The schedule of payments to be made to the builder should be specifically spelled out. Progress payments are typically made in conjunction with the achievement of particular construction milestones. Ordinarily, these milestones consist of (1) pouring of the concrete slab and installation of rough plumbing, (2) completion of all exterior walls, (3) installation of the sub-roof, rough electrical and windows, (4) completion of interior drywall and exterior carpentry, (5) completion of exterior landscaping, and (6) issuance of a certificate of occupancy.
Insist on a promise of good quality workmanship.
I am amazed at the number of construction contracts that I am called on to review that do not contain this very basic requirement. More often than not, if a dispute arises down the line, it will center around the builder's good workmanship (or lack therof) or the timeliness of completion of construction (see section 3, above). There should thus be a basic provision whereby the builder promises to provide good quality workmanship AND to comply with all applicable building codes.
Insist on all NEW materials.
An owner should not leave open the possibility for the builder to utilize anything other than all NEW materials.
Hire an independent inspector.
Your home is oftentimes your biggest investment. Don't skimp. Hire an independent inspector who answers only to you, the owner. Insist on a contract clause that allows you to hire such an inspector and provides the inspector with unfettered access to the job site at all times. The inspector should likely visit the site at least once weekly.
Insist on monthly progress meetings.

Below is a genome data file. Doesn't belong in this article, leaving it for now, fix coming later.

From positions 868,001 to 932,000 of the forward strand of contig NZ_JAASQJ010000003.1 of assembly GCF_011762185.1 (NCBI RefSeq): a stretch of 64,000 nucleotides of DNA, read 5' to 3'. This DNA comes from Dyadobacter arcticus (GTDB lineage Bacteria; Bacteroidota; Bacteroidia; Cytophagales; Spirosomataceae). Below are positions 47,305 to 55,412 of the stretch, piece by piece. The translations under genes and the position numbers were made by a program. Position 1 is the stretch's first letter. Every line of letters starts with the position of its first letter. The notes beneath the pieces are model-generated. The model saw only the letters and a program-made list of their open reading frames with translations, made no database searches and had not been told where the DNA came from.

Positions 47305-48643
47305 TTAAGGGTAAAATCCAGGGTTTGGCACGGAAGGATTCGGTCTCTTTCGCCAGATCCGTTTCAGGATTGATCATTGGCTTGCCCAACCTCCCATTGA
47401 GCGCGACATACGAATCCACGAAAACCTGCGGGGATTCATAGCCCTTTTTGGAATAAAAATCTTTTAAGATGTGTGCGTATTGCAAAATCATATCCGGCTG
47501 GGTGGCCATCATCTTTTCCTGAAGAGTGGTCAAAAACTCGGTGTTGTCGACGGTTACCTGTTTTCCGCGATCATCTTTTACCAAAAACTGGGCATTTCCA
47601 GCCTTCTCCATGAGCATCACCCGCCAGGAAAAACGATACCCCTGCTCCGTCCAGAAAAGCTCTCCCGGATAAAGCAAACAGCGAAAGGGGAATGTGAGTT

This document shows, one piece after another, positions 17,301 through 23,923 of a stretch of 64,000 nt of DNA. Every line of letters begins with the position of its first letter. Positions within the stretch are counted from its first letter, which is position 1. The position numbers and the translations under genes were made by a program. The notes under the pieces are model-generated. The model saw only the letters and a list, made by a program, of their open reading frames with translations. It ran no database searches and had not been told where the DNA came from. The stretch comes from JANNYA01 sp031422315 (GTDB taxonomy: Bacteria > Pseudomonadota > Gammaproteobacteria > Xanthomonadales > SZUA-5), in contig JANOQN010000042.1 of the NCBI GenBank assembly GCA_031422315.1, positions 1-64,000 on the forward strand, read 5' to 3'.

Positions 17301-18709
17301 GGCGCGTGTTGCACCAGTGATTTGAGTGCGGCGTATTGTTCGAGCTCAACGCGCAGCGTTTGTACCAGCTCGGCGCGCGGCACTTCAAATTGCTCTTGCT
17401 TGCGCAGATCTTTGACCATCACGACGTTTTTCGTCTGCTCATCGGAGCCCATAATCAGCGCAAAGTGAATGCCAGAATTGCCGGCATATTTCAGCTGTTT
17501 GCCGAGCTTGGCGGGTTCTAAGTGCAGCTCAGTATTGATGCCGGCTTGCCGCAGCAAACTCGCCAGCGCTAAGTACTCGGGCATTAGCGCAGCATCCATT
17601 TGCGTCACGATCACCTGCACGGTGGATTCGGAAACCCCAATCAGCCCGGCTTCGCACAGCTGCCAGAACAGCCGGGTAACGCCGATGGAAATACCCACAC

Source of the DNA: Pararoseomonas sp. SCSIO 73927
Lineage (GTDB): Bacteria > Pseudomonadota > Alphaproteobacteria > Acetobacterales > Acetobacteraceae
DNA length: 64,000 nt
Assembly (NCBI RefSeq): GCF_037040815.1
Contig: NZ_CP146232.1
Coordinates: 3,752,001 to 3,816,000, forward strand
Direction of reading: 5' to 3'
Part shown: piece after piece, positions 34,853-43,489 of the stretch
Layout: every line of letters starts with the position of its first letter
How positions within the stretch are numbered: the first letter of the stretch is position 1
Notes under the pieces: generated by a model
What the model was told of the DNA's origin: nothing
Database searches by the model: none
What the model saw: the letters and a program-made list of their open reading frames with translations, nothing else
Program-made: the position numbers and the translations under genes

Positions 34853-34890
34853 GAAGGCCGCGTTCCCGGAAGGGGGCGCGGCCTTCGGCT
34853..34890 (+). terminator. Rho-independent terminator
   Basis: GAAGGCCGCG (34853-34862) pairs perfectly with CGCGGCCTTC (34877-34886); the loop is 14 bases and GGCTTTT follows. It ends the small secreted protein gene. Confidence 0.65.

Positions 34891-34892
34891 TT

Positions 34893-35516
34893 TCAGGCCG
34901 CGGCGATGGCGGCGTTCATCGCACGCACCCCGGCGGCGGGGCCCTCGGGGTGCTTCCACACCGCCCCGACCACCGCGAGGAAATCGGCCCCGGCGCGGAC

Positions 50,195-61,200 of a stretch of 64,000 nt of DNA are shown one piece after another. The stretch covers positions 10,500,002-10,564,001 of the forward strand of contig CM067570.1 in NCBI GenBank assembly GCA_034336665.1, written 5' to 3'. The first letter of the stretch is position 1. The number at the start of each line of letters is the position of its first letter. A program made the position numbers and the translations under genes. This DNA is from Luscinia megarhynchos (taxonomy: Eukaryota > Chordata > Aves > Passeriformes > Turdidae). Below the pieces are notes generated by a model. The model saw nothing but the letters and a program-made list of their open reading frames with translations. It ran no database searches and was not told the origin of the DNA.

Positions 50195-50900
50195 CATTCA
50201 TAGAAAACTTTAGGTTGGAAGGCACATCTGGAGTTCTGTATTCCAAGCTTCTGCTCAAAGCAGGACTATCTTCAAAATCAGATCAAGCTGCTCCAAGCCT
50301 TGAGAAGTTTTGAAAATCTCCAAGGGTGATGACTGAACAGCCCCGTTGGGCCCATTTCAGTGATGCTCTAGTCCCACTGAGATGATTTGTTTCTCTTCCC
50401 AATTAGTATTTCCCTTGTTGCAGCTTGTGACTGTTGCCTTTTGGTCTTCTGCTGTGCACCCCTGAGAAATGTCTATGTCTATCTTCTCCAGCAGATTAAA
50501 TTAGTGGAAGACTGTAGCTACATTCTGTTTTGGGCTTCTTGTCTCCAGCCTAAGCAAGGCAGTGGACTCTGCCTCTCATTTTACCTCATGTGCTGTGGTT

The contract should include a provision that obligates the parties to meet once monthly to discuss progress on the job and any outstanding issues or problems. Communication is critical as between owner and builder.
Include addresses for written notices / communications.
The contract should contain a provision setting forth the street addreses (not p.o. boxes) to which either party may deliver written notices/communications, whether by hand delivery, U.S. Mail or courier. To repeat, communication is critical as between owner and builder.
Include an express termination clause.
I am again constantly amazed at the number of construction contracts that I am called upon to review that do not contain termination provisions. If the relationship between owner and contractor turns south, it is critically important that the aggrieved party be able to terminate the contractual relationship. The termination provision should be specific as to those situations where the right to terminate can be exercised and as to the final payment to which the builder is entitled in the event of such termination.
Include a provision allowing changes, BUT...
avoid them if at all possible. Both owner and builder should place a premium on finalizing the plans and specifications for the home and finalizing all product choices BEFORE construction commences. Changes incorporated during the construction process (the document itself is referred to as a Change Order) can range from a simple change in color schemes to a complex relocation of one or more load-bearing walls. This can be fertile ground for disagreement, including disputes over payment and timely completion of the work. In a nutshell, have the plans and specifications in final form before the first shovel hits the dirt.